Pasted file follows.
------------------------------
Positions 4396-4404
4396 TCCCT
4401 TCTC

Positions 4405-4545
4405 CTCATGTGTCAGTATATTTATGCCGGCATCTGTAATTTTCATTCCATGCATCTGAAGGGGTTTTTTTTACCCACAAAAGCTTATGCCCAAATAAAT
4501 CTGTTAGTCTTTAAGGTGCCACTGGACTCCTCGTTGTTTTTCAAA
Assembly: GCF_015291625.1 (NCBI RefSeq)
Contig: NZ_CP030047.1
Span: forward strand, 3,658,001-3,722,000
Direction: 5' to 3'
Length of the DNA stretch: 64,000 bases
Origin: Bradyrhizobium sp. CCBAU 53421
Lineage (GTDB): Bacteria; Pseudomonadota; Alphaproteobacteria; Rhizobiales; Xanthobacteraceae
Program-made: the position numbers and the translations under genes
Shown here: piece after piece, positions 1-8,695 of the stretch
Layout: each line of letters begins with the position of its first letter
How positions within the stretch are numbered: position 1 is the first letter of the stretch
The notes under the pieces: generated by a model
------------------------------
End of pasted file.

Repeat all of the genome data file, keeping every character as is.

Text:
Positions 4396-4404
4396 TCCCT
4401 TCTC

Positions 4405-4545
4405 CTCATGTGTCAGTATATTTATGCCGGCATCTGTAATTTTCATTCCATGCATCTGAAGGGGTTTTTTTTACCCACAAAAGCTTATGCCCAAATAAAT
4501 CTGTTAGTCTTTAAGGTGCCACTGGACTCCTCGTTGTTTTTCAAA
Assembly: GCF_015291625.1 (NCBI RefSeq)
Contig: NZ_CP030047.1
Span: forward strand, 3,658,001-3,722,000
Direction: 5' to 3'
Length of the DNA stretch: 64,000 bases
Origin: Bradyrhizobium sp. CCBAU 53421
Lineage (GTDB): Bacteria; Pseudomonadota; Alphaproteobacteria; Rhizobiales; Xanthobacteraceae
Program-made: the position numbers and the translations under genes
Shown here: piece after piece, positions 1-8,695 of the stretch
Layout: each line of letters begins with the position of its first letter
How positions within the stretch are numbered: position 1 is the first letter of the stretch
The notes under the pieces: generated by a model